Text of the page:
Is it too late to talk about Duma Key again? [possible spoilers]

Because I just got around to it and burned through it in two days and that old thread is old!

It scared the crap out of me in the middle. In that bit where

he goes downstairs to get something to eat and the guy is STANDING IN HIS KITCHEN

the UPS man rang the doorbell and I quite literally almost peed my pants. There is nothing figurative about it; pee almost hit panty in that split second. The hairs stood up on my arms and I was eeked the fuck out.

But then we got to the end, to the big set piece finale, and… eh. Which is a usual problem with King - when you don’t know what the monster is, it’s scary. When you do, it’s like a Buffy episode - it’s a ____ demon, it’s scared of __ and __, you kill it by ____ing it. This one did work a lot better than most of his endgames, though - I think I really liked the device about
sitting in the dark holding the flashlight, and you don’t have another hand so you can’t tell if you’re spilling it or not, and your hand is getting numb…

but it wasn’t what I’d call climactic and horrifying.

People complain about how he’s written umpteen books now about “man has horrible accident and what happens next”, but I don’t think that’s a bad thing. (At least this guy wasn’t a writer!) I think it’s possible we may look back and see this as a great body of “post physical trauma” work, although most of the recent books have kind of sucked. I think this has really been the best one in a while, although there was some good stuff in Lisey’s Smucking Story (but not enough to carry a book.) I mean, it must have been good - I couldn’t put it down for love nor money, and I finished it in less than eight hours or so. There went my day off.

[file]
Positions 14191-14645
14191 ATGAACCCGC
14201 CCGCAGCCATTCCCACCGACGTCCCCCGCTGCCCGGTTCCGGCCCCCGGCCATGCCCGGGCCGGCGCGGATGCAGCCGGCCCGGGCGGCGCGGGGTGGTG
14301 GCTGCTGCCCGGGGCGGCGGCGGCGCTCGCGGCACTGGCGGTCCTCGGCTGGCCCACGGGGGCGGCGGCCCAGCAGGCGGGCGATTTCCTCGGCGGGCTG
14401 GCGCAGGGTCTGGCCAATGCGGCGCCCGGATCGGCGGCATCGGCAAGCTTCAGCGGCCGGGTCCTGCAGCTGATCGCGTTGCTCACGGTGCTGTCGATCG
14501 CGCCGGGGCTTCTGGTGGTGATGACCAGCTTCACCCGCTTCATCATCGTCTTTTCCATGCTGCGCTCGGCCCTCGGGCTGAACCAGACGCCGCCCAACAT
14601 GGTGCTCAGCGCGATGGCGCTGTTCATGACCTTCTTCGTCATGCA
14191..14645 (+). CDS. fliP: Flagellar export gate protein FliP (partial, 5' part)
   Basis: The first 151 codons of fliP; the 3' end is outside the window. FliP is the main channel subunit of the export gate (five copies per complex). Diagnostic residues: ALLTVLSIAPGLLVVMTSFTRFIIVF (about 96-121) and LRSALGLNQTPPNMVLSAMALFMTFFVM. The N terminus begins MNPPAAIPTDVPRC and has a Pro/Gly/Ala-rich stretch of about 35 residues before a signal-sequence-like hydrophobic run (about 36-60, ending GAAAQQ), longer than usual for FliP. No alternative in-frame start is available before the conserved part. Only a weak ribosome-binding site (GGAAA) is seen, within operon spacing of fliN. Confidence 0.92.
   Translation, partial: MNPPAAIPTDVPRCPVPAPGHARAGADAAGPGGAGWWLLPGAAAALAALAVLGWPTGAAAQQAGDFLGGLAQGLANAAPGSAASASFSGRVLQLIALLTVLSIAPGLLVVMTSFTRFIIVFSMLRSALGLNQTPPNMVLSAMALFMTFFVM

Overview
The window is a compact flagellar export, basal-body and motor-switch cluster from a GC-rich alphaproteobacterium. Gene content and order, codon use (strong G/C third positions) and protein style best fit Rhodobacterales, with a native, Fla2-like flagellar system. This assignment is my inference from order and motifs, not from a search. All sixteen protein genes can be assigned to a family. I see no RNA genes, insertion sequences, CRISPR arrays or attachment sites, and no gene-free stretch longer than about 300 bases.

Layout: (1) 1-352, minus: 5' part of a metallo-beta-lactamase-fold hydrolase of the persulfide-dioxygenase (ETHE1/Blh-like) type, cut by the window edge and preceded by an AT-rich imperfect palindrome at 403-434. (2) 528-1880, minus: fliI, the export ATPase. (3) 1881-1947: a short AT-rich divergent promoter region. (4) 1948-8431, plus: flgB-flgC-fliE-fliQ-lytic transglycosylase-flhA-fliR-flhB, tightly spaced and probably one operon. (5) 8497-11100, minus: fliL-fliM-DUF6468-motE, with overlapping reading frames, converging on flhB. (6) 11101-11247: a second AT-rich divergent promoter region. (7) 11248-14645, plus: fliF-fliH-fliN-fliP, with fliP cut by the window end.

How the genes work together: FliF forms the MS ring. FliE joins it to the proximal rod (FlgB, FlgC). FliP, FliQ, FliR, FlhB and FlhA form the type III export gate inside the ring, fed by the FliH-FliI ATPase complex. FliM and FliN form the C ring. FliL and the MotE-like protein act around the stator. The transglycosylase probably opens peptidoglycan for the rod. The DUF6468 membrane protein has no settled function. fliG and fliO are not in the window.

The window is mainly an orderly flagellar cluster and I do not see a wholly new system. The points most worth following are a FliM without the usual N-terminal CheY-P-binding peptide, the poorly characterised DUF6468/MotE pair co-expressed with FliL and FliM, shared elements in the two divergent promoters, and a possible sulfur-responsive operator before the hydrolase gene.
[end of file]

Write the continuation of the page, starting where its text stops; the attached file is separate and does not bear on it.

On the whole, thumbs up. Anybody else just finish the thing?

I couldn’t finish Lisey’s Story but I did finish Duma Key and rather liked it. My favorite bit was the shells clacking under Big Pink. I’ll never look at shells the same way again, much like I don’t look at rafts, ironing machines, cars, typewriters, birds, snow, bathtubs, cats, dogs, etc. in the same way after King’s finished with them.

I think there were some plot holes, but I’m not picky enough to re-read and enumerate them. But one in particular was when this one guy-ghost-whatever was supposedly killed in the hero’s house but he turned up at the end and had to be killed again. (Apologies for not remembering names.

Well, I was okay with that - I mean, was he really “there” there anyway? I assumed even at the time that he might have been

just temporarily disembodied - that what Edgar was seeing/feeling weren’t their REAL bodies, of which not much at all would be left after 80 years in the Gulf of Mexico - having shoes and a belt attack you isn’t really very terrifying. So the not-really-bodies She (which was way better before she had a name - the first picture he drew of Her was scary, the one Elizabeth had drawn was terrifying, but then she was a china doll that bites you…) was animating could be driven off but not killed as long as She was still active.

I did get a little ticked off that there was no closure with Jack. WTF? He goes with you into Terrorland, drives off dead people with a harpoon bolt in his bare hands, and all you can say is that he’s at FSU? I really liked the guy!

Oh, and I did think it was deliciously creepy that

the heron was her eyes all along - when you first saw it it was a little disturbing and it was pointed out that all herons look like they’re looking for witches to burn, but then you get used to it and affectionate towards it…

I thought the heavy-handedness with the foreshadowing was actually kind of cool and appropriate - I rolled my eyes when one of the art guys was described as a “Dorian Grey”, but I kind of enjoyed that device. I was kind of sad, though, because all through the book I was expecting in the past for the